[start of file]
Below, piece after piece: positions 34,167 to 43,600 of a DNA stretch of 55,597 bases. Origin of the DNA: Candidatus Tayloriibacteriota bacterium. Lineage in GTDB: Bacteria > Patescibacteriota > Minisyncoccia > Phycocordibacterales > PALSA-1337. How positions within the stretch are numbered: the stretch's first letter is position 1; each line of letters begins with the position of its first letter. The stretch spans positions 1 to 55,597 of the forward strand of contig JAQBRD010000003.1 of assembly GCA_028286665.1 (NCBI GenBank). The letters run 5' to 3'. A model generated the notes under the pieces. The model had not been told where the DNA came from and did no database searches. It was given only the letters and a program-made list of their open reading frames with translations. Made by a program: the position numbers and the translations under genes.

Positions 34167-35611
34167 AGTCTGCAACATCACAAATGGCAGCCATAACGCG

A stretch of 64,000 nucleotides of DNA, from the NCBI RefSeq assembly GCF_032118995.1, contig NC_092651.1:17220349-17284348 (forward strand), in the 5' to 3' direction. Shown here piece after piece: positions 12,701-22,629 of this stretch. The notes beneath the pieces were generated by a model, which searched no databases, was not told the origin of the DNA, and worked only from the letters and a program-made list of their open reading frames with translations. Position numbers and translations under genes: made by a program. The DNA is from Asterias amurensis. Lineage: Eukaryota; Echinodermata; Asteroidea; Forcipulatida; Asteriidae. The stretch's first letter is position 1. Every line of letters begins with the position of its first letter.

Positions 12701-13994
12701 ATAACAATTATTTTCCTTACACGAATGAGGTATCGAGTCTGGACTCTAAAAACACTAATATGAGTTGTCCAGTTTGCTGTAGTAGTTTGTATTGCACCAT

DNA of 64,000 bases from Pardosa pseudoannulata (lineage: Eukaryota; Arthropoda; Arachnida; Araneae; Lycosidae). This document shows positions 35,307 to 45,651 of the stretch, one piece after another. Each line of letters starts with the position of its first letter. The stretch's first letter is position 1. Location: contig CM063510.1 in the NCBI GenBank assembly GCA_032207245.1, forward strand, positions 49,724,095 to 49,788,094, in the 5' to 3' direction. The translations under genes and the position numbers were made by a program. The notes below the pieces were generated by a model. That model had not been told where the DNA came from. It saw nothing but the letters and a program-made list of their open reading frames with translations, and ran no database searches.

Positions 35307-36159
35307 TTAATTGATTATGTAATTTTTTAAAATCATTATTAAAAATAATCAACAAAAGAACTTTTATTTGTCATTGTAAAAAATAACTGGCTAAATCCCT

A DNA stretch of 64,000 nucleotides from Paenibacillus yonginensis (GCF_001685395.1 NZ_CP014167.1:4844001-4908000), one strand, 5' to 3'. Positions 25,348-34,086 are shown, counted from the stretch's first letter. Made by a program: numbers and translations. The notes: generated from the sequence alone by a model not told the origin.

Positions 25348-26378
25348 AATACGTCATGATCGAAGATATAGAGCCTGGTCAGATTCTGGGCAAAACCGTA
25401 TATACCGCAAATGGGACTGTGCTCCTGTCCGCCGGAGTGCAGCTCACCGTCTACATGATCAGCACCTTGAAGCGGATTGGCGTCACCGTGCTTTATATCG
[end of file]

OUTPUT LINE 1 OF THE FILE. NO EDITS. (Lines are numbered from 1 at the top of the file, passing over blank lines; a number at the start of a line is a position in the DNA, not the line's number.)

Below, piece after piece: positions 34,167 to 43,600 of a DNA stretch of 55,597 bases. Origin of the DNA: Candidatus Tayloriibacteriota bacterium. Lineage in GTDB: Bacteria > Patescibacteriota > Minisyncoccia > Phycocordibacterales > PALSA-1337. How positions within the stretch are numbered: the stretch's first letter is position 1; each line of letters begins with the position of its first letter. The stretch spans positions 1 to 55,597 of the forward strand of contig JAQBRD010000003.1 of assembly GCA_028286665.1 (NCBI GenBank). The letters run 5' to 3'. A model generated the notes under the pieces. The model had not been told where the DNA came from and did no database searches. It was given only the letters and a program-made list of their open reading frames with translations. Made by a program: the position numbers and the translations under genes.